by Paige Miller
It’s obvious that people who want to work in law or practice medicine need an advanced degree. But for many others, deciding whether or not to go to graduate school can be a major dilemma.
About two years out of college, I had been accepted into a Master of Environmental Management graduate program. When I toured campus, bright-eyed graduate students toured prospective students and myself around campus, raving about the excellent academic opportunities and esteemed faculty. I was convinced it was the ideal program for me.
After I returned home from my visit, there was only obstacle between me and the program: the $74,000 loan application sitting in my inbox.
The loan made me nervous, so I scoured online news articles about the pros and cons of going to graduate school, and I interviewed a slew of professionals in my network. Here is what I learned:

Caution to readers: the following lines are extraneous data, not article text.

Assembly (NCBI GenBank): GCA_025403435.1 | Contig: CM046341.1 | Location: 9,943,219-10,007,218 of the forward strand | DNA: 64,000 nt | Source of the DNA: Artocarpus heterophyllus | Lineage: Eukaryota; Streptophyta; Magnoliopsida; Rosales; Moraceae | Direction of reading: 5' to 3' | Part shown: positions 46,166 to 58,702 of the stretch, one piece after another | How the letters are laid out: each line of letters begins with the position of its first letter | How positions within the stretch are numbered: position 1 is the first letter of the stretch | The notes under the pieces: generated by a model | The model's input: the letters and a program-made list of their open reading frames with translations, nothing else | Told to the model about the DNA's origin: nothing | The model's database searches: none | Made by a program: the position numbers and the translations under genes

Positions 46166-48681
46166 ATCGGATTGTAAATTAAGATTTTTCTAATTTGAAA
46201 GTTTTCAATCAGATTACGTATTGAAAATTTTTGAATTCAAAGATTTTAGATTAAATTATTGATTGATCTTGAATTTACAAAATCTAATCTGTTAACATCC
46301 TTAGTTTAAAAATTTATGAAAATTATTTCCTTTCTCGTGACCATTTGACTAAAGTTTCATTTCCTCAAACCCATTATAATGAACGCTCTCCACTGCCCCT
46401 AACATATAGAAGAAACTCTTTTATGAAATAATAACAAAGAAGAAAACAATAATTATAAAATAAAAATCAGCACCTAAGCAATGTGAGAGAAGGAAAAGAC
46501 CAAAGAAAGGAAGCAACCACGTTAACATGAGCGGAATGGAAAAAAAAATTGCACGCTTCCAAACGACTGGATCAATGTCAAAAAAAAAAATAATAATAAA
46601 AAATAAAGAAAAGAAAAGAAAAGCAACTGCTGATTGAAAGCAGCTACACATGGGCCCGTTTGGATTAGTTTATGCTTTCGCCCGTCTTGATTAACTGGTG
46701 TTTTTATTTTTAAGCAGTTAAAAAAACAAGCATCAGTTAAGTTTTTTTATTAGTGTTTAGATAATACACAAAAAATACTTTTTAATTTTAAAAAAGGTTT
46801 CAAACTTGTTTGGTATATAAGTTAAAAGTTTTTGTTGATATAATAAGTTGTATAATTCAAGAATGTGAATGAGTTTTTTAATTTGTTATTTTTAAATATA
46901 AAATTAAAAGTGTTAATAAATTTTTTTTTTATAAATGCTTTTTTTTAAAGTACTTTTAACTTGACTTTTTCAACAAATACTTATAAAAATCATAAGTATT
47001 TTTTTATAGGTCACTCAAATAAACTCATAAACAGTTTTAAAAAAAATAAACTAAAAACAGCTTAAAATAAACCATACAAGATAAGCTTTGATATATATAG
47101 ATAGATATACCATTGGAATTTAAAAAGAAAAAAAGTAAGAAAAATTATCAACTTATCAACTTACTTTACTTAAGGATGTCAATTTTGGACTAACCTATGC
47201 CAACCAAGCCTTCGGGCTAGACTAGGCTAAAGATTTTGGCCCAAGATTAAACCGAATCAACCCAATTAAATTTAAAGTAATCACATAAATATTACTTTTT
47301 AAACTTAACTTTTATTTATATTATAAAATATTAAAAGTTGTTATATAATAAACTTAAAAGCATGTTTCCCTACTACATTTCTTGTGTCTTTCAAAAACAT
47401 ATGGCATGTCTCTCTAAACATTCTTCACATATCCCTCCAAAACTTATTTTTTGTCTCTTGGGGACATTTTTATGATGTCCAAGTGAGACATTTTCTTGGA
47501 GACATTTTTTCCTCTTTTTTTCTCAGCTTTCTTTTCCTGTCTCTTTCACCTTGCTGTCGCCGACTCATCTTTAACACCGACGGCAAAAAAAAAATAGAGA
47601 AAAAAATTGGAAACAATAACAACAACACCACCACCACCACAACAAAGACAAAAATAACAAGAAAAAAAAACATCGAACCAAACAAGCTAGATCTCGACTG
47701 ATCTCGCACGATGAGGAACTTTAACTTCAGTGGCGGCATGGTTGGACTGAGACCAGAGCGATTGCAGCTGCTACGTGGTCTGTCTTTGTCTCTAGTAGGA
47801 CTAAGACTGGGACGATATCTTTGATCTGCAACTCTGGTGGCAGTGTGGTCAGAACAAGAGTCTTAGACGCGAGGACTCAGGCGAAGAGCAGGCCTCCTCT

- Graduate school will help you build lasting professional relationships and expand your professional network.
- In some cases, graduate school can increase your earning potential and the responsibilities you take on in your career.
- In a competitive job market, having a graduate degree can make you stand out in the mass of applications.
- You get to soak up new knowledge!
- It’s expensive.
- In addition to taking on considerable debt, you will missing out on years of full-time work experience which is also valuable in the job market (unless you work at the same time, which can be super stressful).
- There are a lot of ways you can get the perks of graduate school without the debt (stay tuned to next month’s blog for details)
In the end, I decided to hold off on graduate school because I realized I wanted to go for mostly the wrong reasons. While I did want to expand my knowledge, I also wanted to go to graduate school because I thought it was necessary for me to find a job (it wasn’t) and I thought it sounded fun (it would have been). My advice to anyone considering graduate school is to not take the decision lightly. Do your research to determine whether graduate school is for you, and if so, which programs best fit your academic and financial needs. Consult with colleagues in your industry that you look up to. And if you do decide to apply, apply with vigor. What do you think? Share your thoughts with us on Facebook or Twitter.